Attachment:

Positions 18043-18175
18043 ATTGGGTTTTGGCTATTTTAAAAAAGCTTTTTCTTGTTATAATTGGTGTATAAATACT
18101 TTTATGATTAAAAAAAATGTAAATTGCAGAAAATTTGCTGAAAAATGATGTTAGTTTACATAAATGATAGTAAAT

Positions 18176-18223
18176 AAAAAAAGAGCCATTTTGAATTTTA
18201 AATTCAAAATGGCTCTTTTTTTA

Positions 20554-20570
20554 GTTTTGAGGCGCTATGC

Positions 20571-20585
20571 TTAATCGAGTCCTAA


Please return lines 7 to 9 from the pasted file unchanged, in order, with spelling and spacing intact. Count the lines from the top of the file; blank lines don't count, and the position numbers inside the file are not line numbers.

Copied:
Positions 20554-20570
20554 GTTTTGAGGCGCTATGC

Positions 20571-20585